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  1. Beenthere2Hippie
    I've lost count of the number of times I've stood in front of a spit-flecked mirror in the dingy washroom of a shitty dive bar, stared at my swaying reflection, and thought, "I should probably drink less." I've also lost count of the number of times I then marched straight to the bar to drown out that voice of reason with another pitcher of beer or round of shots, because fuck it dog, life's a risk, and being drunk is really fun.

    The friends who I drink with down about the same amount as I do, and we usually have a great time, so when I saw that the Canadian Alcohol and Drug Use Monitoring Survey defines low-risk drinking as no more than two drinks a day and three a week for women, and no more than three drinks a day and 15 a week for men, my first thought was, That seems kind of low. Apparently, a lot of people think the same, because according to the 2012 survey, the most recent year for which data is available, one in four Canadians between ages 15 and 24 exceed the guidelines for low-risk drinking. I mean, when my friends and I drink, it's not a daily thing, no one's been injured, no one's ended up in jail, and no one's had alcohol poisoning, so how risky could it be?

    Dr. Corine Carlisle, an expert in youth and alcohol use at the Canadian Centre for Addiction and Mental Health, sympathized with the drinking culture that a lot of university-aged kids get involved in.

    "I think it's hard for young people to find that balance," she said, "and how to sort of navigate the guidelines versus your realities, seeing what happens on college campuses." From about 14 to 24, people go through an intense period of brain development that makes them more prone to feeling invincibility. It's a good thing because it lets us establish ourselves as independent adults, but it also makes us vulnerable to risk-taking—including excessive alcohol use.

    "It's like we get the ability as people to put our foot on the gas before we have the ability to put it fully on the brakes," she explained.

    But being young and dumb doesn't mean I get a free pass for blowing past the guidelines, which turns out actually serve a purpose that isn't just the government trying to kill my buzz—they're based on population statistics and on the impacts of alcohol on the body, and are also set to limit the chance of alcohol use becoming misuse becoming a problem becoming dependence.

    So, as someone who can down the weekly recommended limit in a night, does this mean I have a drinking problem?

    Well, "drinking problem" is a little tricky to pin down.

    "If somebody drinks once in their life, they get heavily intoxicated, they get in a car, they crash their car, they kill somebody, that's a problem, right? Is that problem drinking? Well, it was, that one time they drank, it was a problem. So I think it's so hard to say what constitutes problem drinking," Carlisle said.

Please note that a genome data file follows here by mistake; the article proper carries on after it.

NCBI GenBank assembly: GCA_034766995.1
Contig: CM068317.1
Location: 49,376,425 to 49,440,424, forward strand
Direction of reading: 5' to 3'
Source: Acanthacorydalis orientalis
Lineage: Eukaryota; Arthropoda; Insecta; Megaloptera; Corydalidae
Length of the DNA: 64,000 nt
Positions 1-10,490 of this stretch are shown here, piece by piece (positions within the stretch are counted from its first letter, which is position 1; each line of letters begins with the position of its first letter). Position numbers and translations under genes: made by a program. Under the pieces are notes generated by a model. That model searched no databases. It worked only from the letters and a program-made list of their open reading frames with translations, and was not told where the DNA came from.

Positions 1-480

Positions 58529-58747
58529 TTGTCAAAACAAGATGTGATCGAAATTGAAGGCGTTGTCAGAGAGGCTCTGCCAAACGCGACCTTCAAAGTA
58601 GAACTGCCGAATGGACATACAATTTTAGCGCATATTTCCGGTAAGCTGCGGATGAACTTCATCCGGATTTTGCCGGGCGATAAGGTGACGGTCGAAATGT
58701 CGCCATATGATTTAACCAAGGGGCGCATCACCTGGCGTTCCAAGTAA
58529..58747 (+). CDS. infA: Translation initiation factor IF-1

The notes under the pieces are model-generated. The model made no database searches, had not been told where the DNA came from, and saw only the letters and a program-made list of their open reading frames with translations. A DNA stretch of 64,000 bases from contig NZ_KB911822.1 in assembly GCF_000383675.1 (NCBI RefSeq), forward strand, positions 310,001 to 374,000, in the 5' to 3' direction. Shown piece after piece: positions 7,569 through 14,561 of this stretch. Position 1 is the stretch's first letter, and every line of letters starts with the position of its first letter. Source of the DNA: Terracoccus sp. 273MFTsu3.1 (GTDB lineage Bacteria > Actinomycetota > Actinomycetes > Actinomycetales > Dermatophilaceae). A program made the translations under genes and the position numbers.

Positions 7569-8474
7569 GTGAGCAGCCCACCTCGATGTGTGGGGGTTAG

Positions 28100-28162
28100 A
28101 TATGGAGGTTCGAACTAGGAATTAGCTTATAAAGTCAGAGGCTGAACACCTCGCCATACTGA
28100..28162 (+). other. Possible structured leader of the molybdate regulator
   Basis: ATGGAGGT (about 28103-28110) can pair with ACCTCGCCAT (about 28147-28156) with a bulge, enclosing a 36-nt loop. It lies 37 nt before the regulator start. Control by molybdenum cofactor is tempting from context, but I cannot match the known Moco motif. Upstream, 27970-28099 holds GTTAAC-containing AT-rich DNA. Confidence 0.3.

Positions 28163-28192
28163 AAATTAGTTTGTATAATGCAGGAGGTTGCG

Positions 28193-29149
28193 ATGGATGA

By Jackie Hong - Vice/July 20, 2015
    Newshawk Crew

    Author Bio

    BT2H is a retired news editor and writer from the NYC area who, for health reasons, retired to a southern US state early, and where BT2H continues to write and to post drug-related news to DF.


  1. chupamivergaguey
    Just like anything else in life, drinking is one of those things you get good at through practice. When I was 16 there was no way I could function after a six-pack of beer, but in my thirties I couldn't function without a six pack of beer (which is probably very sad and something I'm getting help with).

    I've been arguing for years that DWI/DUI shouldn't be a criminal offense but rather an educational opportunity. If people want to drink and drive, they should have the option of taking a 30-day course in which they are taught how to drive drunk. They cannot pass the class until they can blow a .16 and pass an extremely difficult driving test. What I'm saying is that people should have to put in the effort to get licensed to drive drunk, just as they do to drive sober or carry a concealed weapon.

    Unfortunately, that's not how society works. Without a 10% to blame for the world's problems, the other 90% tends to go berzerk. Society simply can't function unless it's stepping on somebody and because drunks are a minority, we get to be "it." The only population segments left that people can still legally discriminate against (besides drunks and addicts) are pedophiles, violent offenders, thieves, and polygamists.
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